Friday, September 20, 2013
St. Louis Rams looking to rev up run game
By Nick Wagoner
EARTH CITY, Mo. -- As passing numbers rise to record levels around the league through the first two weeks, the corresponding rushing numbers have been taking the obvious dip.
That’s certainly true in St. Louis, where quarterback Sam Bradford is off to his best statistical start but the Rams’ running game has yet to rev to a level beyond mediocrity.
There are plenty of factors that have contributed to the Rams posting just 136 rushing yards (25th in the NFL) in the first two weeks but there are a couple that stick out to offensive coordinator Brian Schottenheimer: the youth of the team’s backs and the early penchant for falling behind.
Daryl Richardson hasn't been able to get on track through the first two weeks, averaging just 3.3 yards per carry.
“In the running game, I think there’s plenty of room for improvement,” Schottenheimer said. “I think it just comes down -- we’ve got young backs. We put ourselves in some positions where we haven’t had favorable numbers, whether it was the scoreboard or just some heavy boxes and stuff trying to run against.”
In many ways, the running game in the league simply isn’t what it used to be. Teams are spreading things out and throwing more and, in many cases, using the short passing game as an extension of the run.
There’s been evidence of that approach in St. Louis where Schottenheimer said the Rams have looked closely at using the short passing game as a substitute for the run game in certain situations.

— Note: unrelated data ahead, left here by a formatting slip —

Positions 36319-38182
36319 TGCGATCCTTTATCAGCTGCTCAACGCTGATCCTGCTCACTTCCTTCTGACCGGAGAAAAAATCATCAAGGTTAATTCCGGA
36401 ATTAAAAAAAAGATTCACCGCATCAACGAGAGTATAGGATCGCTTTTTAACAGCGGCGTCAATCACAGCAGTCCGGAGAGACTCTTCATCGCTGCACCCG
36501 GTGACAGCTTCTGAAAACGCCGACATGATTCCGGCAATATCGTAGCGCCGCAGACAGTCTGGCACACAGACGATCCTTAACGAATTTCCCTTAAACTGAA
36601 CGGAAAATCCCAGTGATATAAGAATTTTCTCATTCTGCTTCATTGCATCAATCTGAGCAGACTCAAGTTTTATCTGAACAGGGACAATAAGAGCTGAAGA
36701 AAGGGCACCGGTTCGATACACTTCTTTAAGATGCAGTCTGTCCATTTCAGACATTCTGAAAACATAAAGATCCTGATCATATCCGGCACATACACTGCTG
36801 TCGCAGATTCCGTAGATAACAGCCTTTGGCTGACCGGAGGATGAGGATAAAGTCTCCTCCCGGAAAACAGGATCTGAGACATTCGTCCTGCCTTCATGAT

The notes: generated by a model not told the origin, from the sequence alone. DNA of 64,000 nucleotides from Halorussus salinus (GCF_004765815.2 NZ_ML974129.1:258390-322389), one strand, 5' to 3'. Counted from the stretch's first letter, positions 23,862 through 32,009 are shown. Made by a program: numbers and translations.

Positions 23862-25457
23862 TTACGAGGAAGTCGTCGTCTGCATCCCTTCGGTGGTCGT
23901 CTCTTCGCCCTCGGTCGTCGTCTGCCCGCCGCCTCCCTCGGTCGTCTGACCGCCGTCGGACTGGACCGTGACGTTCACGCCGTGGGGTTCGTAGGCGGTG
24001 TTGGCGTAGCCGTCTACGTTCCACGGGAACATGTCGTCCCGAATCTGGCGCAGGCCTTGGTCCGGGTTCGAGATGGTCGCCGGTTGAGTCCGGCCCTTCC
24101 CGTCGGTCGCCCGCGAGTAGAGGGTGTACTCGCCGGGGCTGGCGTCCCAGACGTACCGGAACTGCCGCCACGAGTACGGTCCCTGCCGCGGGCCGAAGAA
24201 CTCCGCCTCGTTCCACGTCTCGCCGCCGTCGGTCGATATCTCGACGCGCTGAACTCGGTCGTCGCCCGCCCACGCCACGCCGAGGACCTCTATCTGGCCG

“I think [those are] certainly things you talk about, even during the week game plan wise,” Schottenheimer said. “Can a quick slant or something make me six or seven yards, where a great run makes me four or five yards?”
When the Rams have tried to get the running game going, they have yet to find much success. In the first two games, the Rams averaged 3.24 yards per carry, 23rd in the league and Bradford’s 23-yard scramble against the Falcons is the team’s longest run so far this season.
The Rams also have yet to register a rushing touchdown or convert a third-down with a handoff on four attempts.
While Daryl Richardson emerged early in camp as the team’s starting back, he has yet to fully establish himself as the type of back the Rams can hand it to and expect big numbers over the course of a game.
Fellow backs Isaiah Pead, Benny Cunningham and Zac Stacy haven’t had many opportunities in the opening games though Pead was on the field quite a bit against Atlanta when the Rams went to their up-tempo, no-huddle look.
Richardson has also been nursing a foot injury that has caused him to miss some practice time. Again this week he looks to be ready to play but Pead could again factor when the Rams decide to push the pace a bit.
“I would be lying if I said I wasn’t anxious every day I walk in here,” Pead said. “But I can’t call the shots, I can’t put myself in so I can only work hard every day and wait for that time.”
Last week, the Rams played an Atlanta team that was for all intents and purposes one-dimensional but still found a way to get the job done in the passing game. The Rams would prefer not to eschew the run all together, especially knowing how important it can be to salt games away with it when you have a late lead.
Instead, look for the Rams to keep finding ways to get the run game going. Now that Bradford and the passing game have shown an ability to pile up yards, the Rams should get more favorable looks to run against. It’s just up to the team’s young backs to take advantage of those opportunities.
Two weeks in a row we’ve seen the Rams throwing to catch up from a deficit but what happens when they are looking to protect a lead?
“I know the thing we want to do is be balanced,” Schottenheimer said. “That’s a big part of it. Games come down to the fourth quarter and sometimes you’re going to have to try to throw it like we did last week and try to come from behind. Other times, you’re going to have to run the football in four-minute and try to put people away… nothing replaces the ability to run the football when the opponent knows you’re going to have to run it.”